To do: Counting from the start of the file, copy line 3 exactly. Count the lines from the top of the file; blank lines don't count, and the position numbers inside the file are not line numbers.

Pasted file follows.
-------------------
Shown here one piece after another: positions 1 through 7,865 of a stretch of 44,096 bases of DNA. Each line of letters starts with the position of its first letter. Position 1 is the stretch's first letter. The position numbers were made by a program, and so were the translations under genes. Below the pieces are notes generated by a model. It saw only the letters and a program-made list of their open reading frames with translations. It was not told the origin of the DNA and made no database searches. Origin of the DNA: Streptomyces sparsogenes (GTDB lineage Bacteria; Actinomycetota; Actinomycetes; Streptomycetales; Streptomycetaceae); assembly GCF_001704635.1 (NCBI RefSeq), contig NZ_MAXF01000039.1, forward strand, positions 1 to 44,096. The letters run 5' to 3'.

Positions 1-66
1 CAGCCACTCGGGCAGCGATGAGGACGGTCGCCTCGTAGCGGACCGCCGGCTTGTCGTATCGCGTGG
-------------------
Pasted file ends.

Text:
1 CAGCCACTCGGGCAGCGATGAGGACGGTCGCCTCGTAGCGGACCGCCGGCTTGTCGTATCGCGTGG